[00:02:43] So our goal now is to say, ‘Now we’ve got something—join us, team. Take these courses and step up and put your name as being a member of a well team for Howard Elementary School or Prairie Mountain or the well at Sheldon or the well at Lane County Fairgrounds.’ So, hopefully we can draw from each of the districts, have a well team for the wells that are in their district.

[00:03:12] We had our first Eugene city-wide emergency communication exercise, and this is a new initiative that we’ve just recently started. And it is basically with volunteers of ham radio operators within the City of Eugene, we have set up a emergency communication network with each of the city districts. So we tried that and it went very well, for the first time. It was a learning exercise and we have some things that we need to work on.

[00:03:44] There is also a webpage that people can also take a look at for the emergency communication. And that’s EugeneEMCOMM.org. And it has a lot of information about what the hams have been doing and just tons of information dealing with emergency communications.

[00:04:04] The other thing is we plan to have next month a state of the program address to all CERTs, on the 14th of December, and we will address some new initiatives that we want to present to the CERTs in the Eugene Springfield area.

[00:04:21] We have partnered with the University of Utah for online education where everyone is interested, they can take the online community emergency response team course through them. It goes through nine of the units. You do it at your own pace and once you complete it, you get a completion certificate and then you can stop there if that’s all you want just for yourself and your family, or if you want to continue on, then you would come to us when we’re able to do hands on training and you’ll take a additional 16 hours at the Eugene Fire Training Center on Second and Chambers.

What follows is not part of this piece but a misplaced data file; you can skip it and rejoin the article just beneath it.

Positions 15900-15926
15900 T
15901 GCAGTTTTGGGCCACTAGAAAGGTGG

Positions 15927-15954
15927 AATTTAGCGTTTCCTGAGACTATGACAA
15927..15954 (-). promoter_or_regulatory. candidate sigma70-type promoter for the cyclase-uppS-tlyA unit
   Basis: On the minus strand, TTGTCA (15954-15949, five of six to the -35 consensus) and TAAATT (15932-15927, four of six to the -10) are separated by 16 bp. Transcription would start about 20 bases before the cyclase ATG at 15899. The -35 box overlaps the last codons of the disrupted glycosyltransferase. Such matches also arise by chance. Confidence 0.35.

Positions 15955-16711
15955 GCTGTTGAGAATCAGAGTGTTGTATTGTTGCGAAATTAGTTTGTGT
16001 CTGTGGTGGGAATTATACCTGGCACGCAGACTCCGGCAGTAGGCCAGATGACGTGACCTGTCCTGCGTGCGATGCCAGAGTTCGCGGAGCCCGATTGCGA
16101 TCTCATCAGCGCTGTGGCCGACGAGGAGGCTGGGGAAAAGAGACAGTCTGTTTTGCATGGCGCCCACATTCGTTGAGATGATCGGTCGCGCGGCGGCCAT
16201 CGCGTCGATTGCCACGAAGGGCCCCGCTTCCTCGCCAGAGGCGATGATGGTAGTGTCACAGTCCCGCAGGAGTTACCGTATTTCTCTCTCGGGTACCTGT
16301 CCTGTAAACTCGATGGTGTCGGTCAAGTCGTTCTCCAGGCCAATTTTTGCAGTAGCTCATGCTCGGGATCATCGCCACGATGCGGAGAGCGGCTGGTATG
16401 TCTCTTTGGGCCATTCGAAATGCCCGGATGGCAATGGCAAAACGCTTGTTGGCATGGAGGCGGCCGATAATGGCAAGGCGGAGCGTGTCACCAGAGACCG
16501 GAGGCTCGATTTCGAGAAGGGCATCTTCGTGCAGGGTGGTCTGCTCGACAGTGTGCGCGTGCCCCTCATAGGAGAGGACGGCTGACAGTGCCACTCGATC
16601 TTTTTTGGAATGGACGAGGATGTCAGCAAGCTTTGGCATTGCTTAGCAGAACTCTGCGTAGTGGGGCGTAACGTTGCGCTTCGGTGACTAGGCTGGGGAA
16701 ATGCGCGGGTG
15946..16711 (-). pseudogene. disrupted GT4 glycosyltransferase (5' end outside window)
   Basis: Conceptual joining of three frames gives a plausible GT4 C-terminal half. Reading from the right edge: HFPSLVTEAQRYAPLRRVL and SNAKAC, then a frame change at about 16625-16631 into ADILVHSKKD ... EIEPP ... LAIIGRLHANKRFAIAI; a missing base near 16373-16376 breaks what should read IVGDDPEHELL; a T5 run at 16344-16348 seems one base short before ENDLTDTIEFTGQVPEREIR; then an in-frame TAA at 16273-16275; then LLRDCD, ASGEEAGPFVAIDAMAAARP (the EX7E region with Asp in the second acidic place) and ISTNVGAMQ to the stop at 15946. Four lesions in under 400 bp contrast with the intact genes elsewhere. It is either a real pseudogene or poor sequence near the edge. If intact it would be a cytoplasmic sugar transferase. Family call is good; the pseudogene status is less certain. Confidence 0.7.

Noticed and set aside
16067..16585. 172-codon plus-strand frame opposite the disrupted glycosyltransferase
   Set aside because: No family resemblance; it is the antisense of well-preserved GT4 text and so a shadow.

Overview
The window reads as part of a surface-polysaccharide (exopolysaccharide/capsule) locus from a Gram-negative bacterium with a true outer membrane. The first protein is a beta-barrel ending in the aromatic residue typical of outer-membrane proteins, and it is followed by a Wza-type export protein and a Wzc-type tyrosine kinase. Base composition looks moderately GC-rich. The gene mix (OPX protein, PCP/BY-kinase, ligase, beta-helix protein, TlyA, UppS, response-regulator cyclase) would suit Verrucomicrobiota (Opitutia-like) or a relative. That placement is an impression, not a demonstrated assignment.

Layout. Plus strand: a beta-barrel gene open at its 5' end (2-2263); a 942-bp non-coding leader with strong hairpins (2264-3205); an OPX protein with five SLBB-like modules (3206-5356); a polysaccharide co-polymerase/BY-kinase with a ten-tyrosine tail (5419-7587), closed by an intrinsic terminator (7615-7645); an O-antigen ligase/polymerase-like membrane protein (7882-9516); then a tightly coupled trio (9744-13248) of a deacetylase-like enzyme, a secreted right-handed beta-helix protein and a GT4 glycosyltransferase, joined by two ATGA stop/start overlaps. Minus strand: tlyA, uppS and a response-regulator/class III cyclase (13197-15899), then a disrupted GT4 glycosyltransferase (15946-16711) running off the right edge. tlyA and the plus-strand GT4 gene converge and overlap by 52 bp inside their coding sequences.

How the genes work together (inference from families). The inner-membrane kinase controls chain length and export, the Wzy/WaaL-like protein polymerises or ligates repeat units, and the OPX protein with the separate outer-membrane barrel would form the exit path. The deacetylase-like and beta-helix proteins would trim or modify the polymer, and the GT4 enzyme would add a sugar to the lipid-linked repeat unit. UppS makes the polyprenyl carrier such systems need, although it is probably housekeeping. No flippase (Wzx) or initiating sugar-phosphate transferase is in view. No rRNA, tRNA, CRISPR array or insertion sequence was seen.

[00:04:58] Carrie Karl: We’re looking at spring of 2022. So probably March 29th, 31st and April 2nd, 2022. Those are our tentative dates for this hands-on portion.

[00:05:10] Ultimately preparedness begins at home. When your worst day is here we’ll need to look to our neighbors and our community members to really help because first responders are going to be overwhelmed. And the more we can do now to be two weeks ready, the better. And I realize it’s not an easy task. It takes time. It takes money, space. But I think taking stock of what resources you already have can be really, really important as that first step to reduce some of that daunting feel of moving forward with this work and then take off small bites. Whatever that might look like, look at what you need, think about your neighbors in your planning, and then work with your family to build that plan. And that’s really going to strengthen our community and make us more resilient when these incidents happen and we’ll respond to, and we’ll recover better.

[00:05:59] John Q: Congratulations to Carrie Karl, the City’s new emergency manager.